With Wasps facing Leicester at home and Sarries travelling to Exeter in the semi-finals, there is a good chance that this year’s Premiership final will be a repeat of this fixture (though I am personally hoping for a Wasps v Exeter final). However if this is the case, the Saracens XV will likely be very different to the one seen at the Ricoh. With a Champions Cup final on Saturday, a number of top players were either on the bench or rested altogether.

In my opinion, Ben Spencer was one of the only replacements whose performance may have earned them a promotion to the starting lineup, though I would still be very surprised to see Richard Wigglesworth dropped for such a vital game. I was very disappointed by the lack of imagination in the Saracens attack, with Spencer’s snipe through the gap left by an injured Tommy Taylor the only real moment of note that I remember from them. That opening try is the only time that I remember Saracens looking dangerous before they conceded the third try. If these teams do meet in the final, expect a very different match with all the usual stars back in action.


What did you think of the game? Have I missed anything? Comment on here or feel free to tweet me @PS_tetheridge

Kick it Out!

I’m sure that I’m not the only person who has spent time this week reading the stories of Pescara midfielder Sulley Muntari’s suspension for walking off the pitch last weekend after receiving racist abuse from a group of Cagliari fans. The Ghanaian international was initially booked for dissent after complaining to the referee about the abuse, but when nothing was done to stop the abuse he walked off the pitch in protest, for which he received a second yellow card and a subsequent one-game ban. Thankfully after a number of calls for players to strike, the Italian Football Federation have overturned the ban, however this is still another ugly blotch on the record of European football.

Racism as a whole is ugly and unnecessary. There is no excuse for it in 2017. For people (and I hesitate to use that word to describe such disgusting pigs) to behave this way at a sports event where children are certain to be present – not to mention possibly watching at home on television – should be unforgivable! And yet the Federation stated that they cannot act against Cagliari as fewer than 1% of their fans at the game were involved. The only thing I have seen from Cagliari is a comment that their fans as a whole are not racist, no suggestion that the incident will be investigated and the guilty parties punished. In my eyes, this reaction is absolutely disgusting!

This is by no means an isolated incident of racism in football:

  • December 2012 – Fans of Zenit Saint Petersburg published a manifesto demanding that the club exclude all non-white and homosexual players from the club’s roster
  • January 2013 – Kevin Prince-Boateng and his Milan teammates walked off the pitch midway through a friendly against Pro Patria after racist abuse from the lower-league team’s fans
  • April 2014 – Possibly the most well-known of the incidents on this list, Barcelona’s Dani Alves had a banana thrown at him mid-game by Villarreal fans. The Brazilian picked it up, peeled it and took a bite from it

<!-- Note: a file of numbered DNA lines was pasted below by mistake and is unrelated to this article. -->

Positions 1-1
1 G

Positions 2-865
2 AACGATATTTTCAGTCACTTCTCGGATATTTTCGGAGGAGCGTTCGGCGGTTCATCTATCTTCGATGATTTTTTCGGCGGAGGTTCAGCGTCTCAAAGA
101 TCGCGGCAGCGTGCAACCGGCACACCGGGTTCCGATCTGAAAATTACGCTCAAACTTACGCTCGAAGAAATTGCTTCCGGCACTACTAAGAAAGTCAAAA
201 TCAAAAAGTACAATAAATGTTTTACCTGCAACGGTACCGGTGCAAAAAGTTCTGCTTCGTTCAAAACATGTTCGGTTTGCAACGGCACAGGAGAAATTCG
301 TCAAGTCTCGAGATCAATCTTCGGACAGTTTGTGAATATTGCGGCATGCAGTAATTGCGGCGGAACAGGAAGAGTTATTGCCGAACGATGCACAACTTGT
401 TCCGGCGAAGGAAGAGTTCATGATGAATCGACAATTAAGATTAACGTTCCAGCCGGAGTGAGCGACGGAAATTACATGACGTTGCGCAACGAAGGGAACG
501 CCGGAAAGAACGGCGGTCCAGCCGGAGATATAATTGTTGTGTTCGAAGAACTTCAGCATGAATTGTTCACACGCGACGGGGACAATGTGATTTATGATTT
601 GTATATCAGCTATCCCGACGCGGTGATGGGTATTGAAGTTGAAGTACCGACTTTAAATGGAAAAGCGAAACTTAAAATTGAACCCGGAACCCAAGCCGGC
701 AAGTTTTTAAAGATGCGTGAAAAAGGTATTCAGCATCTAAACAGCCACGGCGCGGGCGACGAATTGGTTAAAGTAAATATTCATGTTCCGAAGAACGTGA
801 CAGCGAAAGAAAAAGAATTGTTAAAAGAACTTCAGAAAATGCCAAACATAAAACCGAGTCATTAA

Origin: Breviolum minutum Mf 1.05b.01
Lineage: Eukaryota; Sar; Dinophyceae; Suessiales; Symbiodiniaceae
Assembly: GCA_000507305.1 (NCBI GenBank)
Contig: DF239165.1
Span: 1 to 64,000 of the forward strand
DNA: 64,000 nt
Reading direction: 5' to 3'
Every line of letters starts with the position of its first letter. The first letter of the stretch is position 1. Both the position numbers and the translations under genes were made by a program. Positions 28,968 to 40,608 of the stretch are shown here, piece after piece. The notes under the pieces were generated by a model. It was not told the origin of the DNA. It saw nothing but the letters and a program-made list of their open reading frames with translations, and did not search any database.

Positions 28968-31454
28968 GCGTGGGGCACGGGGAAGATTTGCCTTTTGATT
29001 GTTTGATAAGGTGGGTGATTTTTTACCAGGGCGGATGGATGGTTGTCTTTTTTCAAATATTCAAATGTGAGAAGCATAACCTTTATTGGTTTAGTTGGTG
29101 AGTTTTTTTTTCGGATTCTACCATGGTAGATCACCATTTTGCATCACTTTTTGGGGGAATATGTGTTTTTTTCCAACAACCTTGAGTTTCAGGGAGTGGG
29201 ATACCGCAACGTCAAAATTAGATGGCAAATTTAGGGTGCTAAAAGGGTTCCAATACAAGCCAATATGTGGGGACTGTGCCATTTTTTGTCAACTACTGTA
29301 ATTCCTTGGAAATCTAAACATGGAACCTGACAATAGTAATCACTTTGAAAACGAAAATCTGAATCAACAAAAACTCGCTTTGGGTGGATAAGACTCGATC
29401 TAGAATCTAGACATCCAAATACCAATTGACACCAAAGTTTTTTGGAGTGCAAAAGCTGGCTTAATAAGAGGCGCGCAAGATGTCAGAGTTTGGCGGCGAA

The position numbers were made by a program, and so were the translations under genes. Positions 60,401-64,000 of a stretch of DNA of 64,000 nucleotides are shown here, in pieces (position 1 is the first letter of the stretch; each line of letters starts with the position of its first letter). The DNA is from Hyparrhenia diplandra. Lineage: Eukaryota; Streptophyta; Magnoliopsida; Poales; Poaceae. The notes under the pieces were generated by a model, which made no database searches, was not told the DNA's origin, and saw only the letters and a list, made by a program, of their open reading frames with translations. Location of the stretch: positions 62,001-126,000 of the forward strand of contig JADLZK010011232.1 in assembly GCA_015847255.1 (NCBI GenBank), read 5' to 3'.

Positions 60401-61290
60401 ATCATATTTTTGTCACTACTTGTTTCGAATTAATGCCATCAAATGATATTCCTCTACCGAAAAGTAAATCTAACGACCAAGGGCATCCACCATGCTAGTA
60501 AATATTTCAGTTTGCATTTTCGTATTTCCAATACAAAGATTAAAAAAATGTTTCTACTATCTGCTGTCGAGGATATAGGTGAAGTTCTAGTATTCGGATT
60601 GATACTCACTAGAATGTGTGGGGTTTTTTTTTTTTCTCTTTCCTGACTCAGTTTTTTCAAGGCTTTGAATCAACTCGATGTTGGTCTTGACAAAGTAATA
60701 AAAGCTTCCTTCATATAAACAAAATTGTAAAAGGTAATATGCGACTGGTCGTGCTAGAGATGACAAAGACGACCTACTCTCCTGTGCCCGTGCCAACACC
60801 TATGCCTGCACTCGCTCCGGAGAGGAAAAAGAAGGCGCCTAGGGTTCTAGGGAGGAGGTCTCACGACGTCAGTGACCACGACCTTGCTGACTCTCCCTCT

• May 2014 – Bananas were thrown at Milan players Kévin Constant and Nigel de Jong by Atlanta fans
  • September 2014 – Dynamo Moscow’s Christopher Samba was racially abused by fans during a local derby against Torpedo Moscow. Torpedo were punished, however Samba was also banned for two games for swearing at the racist fans.
  • 2015 – Benfica’s Renato Sanches was subjected to monkey chants from Rio Ave fans as he left the pitch
  • February 2015 – Chelsea fans were filmed pushing a black passenger off a Metro carriage in Paris ahead of a Champions League game against PSG. They were heard to be chanting “We’re racist, we’re racist, and that’s the way we like it!”

This is by no means a comprehensive list of the racist incidents in European football over the last 5 years, a quick trawl of the internet will find you plenty of other examples.

Though rugby is by no means perfect, one of the things I am really proud of in my sport is how inclusive and respectful the fans are as a whole, there is plenty of banter between fans and players, but everyone generally knows where the line is and avoids crossing it. Unfortunately that line appears to be crossed far too often in football. I am sure that the people involved are just a small minority of football ‘fans’ but they unfortunately make such a spectacle, many innocent fans are tarnished with the same brush.

I look forward to the day when people are able to play the game they love without having to worry about the way they are treated by other players and fans. If footballers are still getting abused for the colour of their skin, why would any player want to reveal their sexuality?

Hopefully big steps will taken by all the authorities and governing bodies to make sure that any abuse if properly dealt with. We want to be discussing the actions of the players on the field, not the pigs in the stands!


What are your thoughts on the Sulley Muntari situation? Have you witnessed other fans doing/saying anything that made you ashamed to be part of the same group? Or have you yourself been abused while playing? Comment on here or feel free to tweet me @PS_tetheridge